William Trubridge – The Secret Behind A “True” Legend

William learnt to swim at the age of 18 months, and was freediving to 15m by the age of 8, but didn’t begin serious training for the sport until 2003.

Initially he trained in Italy with Umberto Pelizzari and other members of the Italian Apnea Academy, helping to found Apnea Academy International with English translations of the texts.

In 2005 William was the first freediver to dive at Dean’s Blue Hole, now recognised as the world’s premier freediving venue, and site of the annual Vertical Blue event. There he broke his first world record in the discipline of CNF (Constant Weight No Fins) in April 2007, diving to 81m. Since then he has broken this record multiple times. In 2010 he became the first human to descend to 100m (330 feet) during Project Hector, an event aimed at bringing awareness to the plight of New Zealand’s critically endangered Hector’s and Maui’s Dolphin species.

Trubridge was the main subject of a documentary entitled “Breathe” directed by Martin Khodabakhshian, which documents Trubridge’s pursuits in 2010 to become the first free diver ever to reach 300 feet with a single breath in the discipline of constant weight no fins.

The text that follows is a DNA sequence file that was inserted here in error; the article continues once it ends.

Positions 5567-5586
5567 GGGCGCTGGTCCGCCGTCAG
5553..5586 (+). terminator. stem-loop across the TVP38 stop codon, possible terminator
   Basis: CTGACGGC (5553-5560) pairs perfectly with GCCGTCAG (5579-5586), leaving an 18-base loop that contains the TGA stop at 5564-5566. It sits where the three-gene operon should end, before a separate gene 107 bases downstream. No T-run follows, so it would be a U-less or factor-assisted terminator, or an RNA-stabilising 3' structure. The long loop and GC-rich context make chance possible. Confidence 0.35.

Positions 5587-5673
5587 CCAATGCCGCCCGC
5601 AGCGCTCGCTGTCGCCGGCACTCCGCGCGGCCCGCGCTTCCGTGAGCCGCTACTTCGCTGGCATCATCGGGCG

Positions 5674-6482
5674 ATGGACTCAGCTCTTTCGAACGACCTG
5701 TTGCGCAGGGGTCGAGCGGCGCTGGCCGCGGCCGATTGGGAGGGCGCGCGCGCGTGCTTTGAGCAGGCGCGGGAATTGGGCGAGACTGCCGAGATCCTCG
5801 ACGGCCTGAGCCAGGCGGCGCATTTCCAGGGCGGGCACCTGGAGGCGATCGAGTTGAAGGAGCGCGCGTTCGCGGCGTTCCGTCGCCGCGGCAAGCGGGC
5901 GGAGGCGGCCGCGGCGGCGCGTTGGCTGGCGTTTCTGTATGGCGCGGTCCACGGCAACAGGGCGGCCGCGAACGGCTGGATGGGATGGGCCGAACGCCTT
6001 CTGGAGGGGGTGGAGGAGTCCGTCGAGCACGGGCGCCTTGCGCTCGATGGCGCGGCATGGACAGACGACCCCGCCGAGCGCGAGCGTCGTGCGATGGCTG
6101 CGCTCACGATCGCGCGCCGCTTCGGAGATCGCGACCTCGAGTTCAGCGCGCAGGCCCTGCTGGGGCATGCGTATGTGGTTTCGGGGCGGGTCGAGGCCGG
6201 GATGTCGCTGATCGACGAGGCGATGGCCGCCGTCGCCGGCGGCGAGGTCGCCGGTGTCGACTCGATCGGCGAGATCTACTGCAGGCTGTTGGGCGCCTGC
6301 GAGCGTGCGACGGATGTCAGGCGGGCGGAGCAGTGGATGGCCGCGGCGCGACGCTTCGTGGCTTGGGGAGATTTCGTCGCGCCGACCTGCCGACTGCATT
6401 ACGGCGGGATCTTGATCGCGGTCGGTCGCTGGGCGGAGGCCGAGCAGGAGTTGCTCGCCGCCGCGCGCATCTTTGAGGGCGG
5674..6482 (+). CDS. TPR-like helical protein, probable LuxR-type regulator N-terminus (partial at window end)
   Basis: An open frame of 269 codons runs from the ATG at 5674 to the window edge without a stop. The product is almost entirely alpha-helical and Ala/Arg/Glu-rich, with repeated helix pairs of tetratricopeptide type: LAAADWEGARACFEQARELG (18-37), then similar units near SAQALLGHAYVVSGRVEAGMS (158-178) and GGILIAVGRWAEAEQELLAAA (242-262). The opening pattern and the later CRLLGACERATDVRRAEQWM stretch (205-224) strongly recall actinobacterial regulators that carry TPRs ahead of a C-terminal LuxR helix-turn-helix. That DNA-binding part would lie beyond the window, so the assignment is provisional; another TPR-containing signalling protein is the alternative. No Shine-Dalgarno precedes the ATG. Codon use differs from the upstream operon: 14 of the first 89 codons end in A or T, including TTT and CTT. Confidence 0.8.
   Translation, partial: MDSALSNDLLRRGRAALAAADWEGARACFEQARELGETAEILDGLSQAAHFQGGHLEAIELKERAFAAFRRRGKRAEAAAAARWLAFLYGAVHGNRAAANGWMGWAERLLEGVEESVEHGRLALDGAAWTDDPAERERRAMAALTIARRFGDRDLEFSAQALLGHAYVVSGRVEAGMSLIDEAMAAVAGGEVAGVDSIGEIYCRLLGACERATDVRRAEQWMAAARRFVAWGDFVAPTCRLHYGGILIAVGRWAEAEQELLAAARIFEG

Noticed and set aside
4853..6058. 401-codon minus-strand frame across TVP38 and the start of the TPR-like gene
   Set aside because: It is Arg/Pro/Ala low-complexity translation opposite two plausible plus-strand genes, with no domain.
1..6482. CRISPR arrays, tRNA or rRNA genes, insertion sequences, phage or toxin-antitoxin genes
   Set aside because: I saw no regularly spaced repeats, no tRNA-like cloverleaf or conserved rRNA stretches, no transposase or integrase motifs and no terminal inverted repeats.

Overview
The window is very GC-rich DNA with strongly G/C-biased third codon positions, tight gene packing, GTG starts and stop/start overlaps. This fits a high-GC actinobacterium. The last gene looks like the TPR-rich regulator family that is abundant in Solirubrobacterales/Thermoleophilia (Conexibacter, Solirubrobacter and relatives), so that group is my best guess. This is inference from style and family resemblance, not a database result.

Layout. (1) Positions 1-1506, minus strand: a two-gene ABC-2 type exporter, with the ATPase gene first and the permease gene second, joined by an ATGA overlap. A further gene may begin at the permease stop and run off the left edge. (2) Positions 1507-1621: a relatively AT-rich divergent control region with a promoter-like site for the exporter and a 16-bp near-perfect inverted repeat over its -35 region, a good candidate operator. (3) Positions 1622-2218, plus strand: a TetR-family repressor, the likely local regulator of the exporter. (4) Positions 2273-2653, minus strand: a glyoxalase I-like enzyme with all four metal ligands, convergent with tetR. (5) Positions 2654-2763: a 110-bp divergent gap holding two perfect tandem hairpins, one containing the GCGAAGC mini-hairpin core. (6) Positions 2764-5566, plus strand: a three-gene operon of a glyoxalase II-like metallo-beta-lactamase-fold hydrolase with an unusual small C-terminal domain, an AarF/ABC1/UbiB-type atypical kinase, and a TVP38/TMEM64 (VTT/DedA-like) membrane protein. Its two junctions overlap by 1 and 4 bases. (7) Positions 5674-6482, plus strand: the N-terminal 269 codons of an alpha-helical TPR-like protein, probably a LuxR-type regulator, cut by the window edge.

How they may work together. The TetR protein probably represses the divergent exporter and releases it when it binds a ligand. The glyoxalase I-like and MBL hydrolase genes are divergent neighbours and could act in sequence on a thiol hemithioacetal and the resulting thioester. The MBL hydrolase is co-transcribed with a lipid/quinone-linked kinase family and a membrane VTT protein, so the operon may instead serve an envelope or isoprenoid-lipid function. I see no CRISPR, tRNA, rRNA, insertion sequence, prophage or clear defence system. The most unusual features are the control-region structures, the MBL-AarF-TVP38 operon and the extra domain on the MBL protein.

In 2011 and 2012 he received the World’s Absolute Freediving Award (WAFA), which ranked him as the world’s top freediver. For much of the year he is based in the Bahamas, where he trains at Dean’s Blue Hole. It is also the location of Suunto Vertical Blue, one of the largest freediving events in the world, which Trubridge organizes.

In July 2016 he furthered this record to 102m (334 feet) as part of the Steinlager “Born to Defy” project, which was broadcast live to New Zealand television.

William also holds the world record in Free Immersion, with 124m (407 feet), set at Vertical Blue in May 2016.

The appeal of freediving is how different it is to any other sport,” he says. “The fact we’re completely immersed in liquid; a single breath, the weightlessness, the absence of sounds, the dullness of the colours… everything is subtracted. It’s a completely different experience to life in the air element. When I’m diving it feels like I’m being accepted into the ocean.”

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